The statistics tracking climate change since 1988 are almost numbing. North America and Europe have warmed 1.89 degrees — more than any other continent. The Northern Hemisphere has warmed more than the Southern, the land faster than the ocean. Across the United States, temperature increases were most evident at night and in summer and fall. Heat rose at a higher rate in the North than the South.
Since 1988, daily heat records have been broken more than 2.3 million times at weather stations across the nation, half a million times more than cold records were broken.
Doreen Pollack fled Chicago cold for Phoenix more than two decades ago, but in the past 30 years night time summer heat has increased almost 3.3 degrees there. She said when the power goes out, it gets unbearable, adding: "Be careful what you ask for."
The AP interviewed more than 50 scientists who confirmed the depth and spread of warming.
Clara Deser, climate analysis chief at the National Center for Atmospheric Research, said that when dealing with 30-year time periods in smaller regions than continents or the globe as a whole, it would be unwise to say all the warming is man-made. Her studies show that in some places in North American local — though not most — natural weather variability could account for as much as half of warming.
But when you look at the globe as a whole, especially since 1970, nearly all the warming is man-made, said Zeke Hausfather of the independent science group Berkeley Earth. Without extra carbon dioxide and other greenhouse gases, he said, the Earth would be slightly cooling from a weakening sun. Numerous scientific studies and government reports calculate that greenhouse gases in the big picture account for more than 90 percent of post-industrial Earth's warming.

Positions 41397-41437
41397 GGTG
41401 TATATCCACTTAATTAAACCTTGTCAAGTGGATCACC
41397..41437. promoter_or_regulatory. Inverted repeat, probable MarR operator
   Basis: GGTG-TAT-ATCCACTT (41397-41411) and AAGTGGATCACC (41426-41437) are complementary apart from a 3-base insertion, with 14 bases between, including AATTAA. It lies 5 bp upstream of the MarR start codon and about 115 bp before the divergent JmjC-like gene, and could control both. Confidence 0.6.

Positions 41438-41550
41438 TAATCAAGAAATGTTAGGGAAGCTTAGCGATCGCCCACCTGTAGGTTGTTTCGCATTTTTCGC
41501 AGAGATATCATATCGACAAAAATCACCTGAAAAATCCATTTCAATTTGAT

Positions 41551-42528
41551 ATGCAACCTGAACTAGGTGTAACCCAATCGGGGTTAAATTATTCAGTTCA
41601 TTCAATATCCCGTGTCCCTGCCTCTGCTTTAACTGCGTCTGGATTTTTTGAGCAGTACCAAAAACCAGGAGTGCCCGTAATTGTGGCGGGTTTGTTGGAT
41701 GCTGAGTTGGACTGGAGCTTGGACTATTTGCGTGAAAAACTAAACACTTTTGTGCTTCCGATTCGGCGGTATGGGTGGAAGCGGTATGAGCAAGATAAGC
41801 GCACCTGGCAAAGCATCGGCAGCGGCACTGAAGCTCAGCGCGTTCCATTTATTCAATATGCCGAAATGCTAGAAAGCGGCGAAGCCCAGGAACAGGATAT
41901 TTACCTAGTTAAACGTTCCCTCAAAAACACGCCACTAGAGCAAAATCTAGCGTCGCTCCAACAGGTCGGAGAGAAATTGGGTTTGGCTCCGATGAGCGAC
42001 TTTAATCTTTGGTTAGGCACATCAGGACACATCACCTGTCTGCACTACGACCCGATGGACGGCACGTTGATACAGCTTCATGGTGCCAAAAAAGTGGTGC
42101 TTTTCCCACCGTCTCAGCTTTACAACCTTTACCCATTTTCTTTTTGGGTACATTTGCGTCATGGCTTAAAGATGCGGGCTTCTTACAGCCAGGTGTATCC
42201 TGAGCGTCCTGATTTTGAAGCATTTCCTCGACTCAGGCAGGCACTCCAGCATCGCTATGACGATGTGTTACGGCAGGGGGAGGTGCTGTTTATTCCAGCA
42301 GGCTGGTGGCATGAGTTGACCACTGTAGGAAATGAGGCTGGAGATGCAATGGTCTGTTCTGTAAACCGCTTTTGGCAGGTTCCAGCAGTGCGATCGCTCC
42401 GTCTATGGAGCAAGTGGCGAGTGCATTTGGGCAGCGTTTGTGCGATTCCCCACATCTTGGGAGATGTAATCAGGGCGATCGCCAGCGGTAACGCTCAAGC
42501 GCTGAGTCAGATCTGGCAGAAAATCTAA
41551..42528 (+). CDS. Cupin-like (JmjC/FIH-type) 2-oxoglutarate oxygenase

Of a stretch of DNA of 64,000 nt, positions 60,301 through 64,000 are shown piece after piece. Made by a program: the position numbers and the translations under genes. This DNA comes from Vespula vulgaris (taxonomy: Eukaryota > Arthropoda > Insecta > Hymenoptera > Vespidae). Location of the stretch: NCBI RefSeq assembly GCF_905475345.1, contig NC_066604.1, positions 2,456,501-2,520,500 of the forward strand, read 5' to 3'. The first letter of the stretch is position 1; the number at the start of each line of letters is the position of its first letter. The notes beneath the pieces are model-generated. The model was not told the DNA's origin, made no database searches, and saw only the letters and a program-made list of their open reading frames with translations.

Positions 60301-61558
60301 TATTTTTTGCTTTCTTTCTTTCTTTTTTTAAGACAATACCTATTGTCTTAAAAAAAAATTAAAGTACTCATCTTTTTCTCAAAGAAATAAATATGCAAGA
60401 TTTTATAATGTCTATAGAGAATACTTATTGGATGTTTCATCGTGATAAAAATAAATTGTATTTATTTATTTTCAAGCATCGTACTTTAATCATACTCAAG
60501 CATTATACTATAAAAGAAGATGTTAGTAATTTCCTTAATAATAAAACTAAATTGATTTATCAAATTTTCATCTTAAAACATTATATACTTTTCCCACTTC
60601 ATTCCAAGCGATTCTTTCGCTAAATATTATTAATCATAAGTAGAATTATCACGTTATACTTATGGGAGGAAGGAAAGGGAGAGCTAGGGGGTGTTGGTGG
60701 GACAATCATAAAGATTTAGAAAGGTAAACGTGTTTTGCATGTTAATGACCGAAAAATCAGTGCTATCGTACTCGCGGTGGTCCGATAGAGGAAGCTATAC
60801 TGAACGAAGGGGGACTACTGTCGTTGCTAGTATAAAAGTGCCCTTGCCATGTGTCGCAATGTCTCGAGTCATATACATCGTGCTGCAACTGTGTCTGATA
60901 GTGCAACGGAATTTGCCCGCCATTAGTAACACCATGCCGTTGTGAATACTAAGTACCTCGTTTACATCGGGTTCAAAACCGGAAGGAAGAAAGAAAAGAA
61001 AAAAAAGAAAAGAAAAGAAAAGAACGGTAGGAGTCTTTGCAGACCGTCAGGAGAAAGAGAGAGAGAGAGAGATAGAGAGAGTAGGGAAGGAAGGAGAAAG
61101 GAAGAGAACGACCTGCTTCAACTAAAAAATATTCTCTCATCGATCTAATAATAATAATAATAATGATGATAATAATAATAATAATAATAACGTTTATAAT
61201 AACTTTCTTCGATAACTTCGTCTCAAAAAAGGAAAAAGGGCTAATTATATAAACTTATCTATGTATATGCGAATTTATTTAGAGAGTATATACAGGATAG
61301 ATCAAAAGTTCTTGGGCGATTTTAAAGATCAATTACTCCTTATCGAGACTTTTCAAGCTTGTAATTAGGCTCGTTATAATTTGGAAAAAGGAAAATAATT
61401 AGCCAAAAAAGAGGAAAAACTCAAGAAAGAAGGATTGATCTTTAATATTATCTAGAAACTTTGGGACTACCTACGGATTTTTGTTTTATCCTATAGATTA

"It would take centuries to a millennium to accomplish that kind of change with natural causes. This, in that context, is a dizzying pace," said Kim Cobb, a climate scientist at Georgia Tech in Atlanta.
Others cautioned that what might seem to be small increases in temperature should not be taken lightly.
"One or two degrees may not sound like much, but raising your thermostat by just that amount will make a noticeable effect on your comfort," said Deke Arndt, NOAA's climate monitoring chief in Asheville, North Carolina, which has warmed nearly 1.8 degrees in 30 years.
Arndt said average temperatures don't tell the entire story: "It's the extremes that these changes bring."
The nation's extreme weather — flood-inducing downpours, extended droughts, heat waves and bitter cold and snow — has doubled in 30 years, according to a federal index.
The Northeast's extreme rainfall has more than doubled. Brockton, Massachusetts, had only one day with at least four inches of rain from 1957 to 1988, but a dozen of them in the 30 years since, according to NOAA records. Ellicott City, Maryland, just had its second thousand-year flood in little less than two years.
And the summer's named Atlantic storms? On average, the first one now forms nearly a month earlier than it did in 1988, according to University of Miami hurricane researcher Brian McNoldy.